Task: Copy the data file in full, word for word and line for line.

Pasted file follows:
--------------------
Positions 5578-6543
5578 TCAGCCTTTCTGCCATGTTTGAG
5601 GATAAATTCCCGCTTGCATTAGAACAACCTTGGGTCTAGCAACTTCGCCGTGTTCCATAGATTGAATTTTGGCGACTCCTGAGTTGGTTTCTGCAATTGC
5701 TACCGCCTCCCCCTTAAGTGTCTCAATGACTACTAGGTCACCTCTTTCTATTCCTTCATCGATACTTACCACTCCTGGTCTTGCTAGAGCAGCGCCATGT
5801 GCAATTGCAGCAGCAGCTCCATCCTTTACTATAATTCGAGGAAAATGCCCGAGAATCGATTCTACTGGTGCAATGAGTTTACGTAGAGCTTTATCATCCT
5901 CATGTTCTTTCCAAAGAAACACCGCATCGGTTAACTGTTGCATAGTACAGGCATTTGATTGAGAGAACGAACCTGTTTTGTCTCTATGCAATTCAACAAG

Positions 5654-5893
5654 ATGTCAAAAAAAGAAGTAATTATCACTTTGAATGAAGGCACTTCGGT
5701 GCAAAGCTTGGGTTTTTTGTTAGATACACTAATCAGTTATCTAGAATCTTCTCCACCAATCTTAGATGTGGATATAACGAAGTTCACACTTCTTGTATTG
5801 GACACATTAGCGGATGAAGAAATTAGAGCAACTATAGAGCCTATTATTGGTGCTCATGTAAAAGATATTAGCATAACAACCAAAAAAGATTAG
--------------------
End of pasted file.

Positions 5578-6543
5578 TCAGCCTTTCTGCCATGTTTGAG
5601 GATAAATTCCCGCTTGCATTAGAACAACCTTGGGTCTAGCAACTTCGCCGTGTTCCATAGATTGAATTTTGGCGACTCCTGAGTTGGTTTCTGCAATTGC
5701 TACCGCCTCCCCCTTAAGTGTCTCAATGACTACTAGGTCACCTCTTTCTATTCCTTCATCGATACTTACCACTCCTGGTCTTGCTAGAGCAGCGCCATGT
5801 GCAATTGCAGCAGCAGCTCCATCCTTTACTATAATTCGAGGAAAATGCCCGAGAATCGATTCTACTGGTGCAATGAGTTTACGTAGAGCTTTATCATCCT
5901 CATGTTCTTTCCAAAGAAACACCGCATCGGTTAACTGTTGCATAGTACAGGCATTTGATTGAGAGAACGAACCTGTTTTGTCTCTATGCAATTCAACAAG

Positions 5654-5893
5654 ATGTCAAAAAAAGAAGTAATTATCACTTTGAATGAAGGCACTTCGGT
5701 GCAAAGCTTGGGTTTTTTGTTAGATACACTAATCAGTTATCTAGAATCTTCTCCACCAATCTTAGATGTGGATATAACGAAGTTCACACTTCTTGTATTG
5801 GACACATTAGCGGATGAAGAAATTAGAGCAACTATAGAGCCTATTATTGGTGCTCATGTAAAAGATATTAGCATAACAACCAAAAAAGATTAG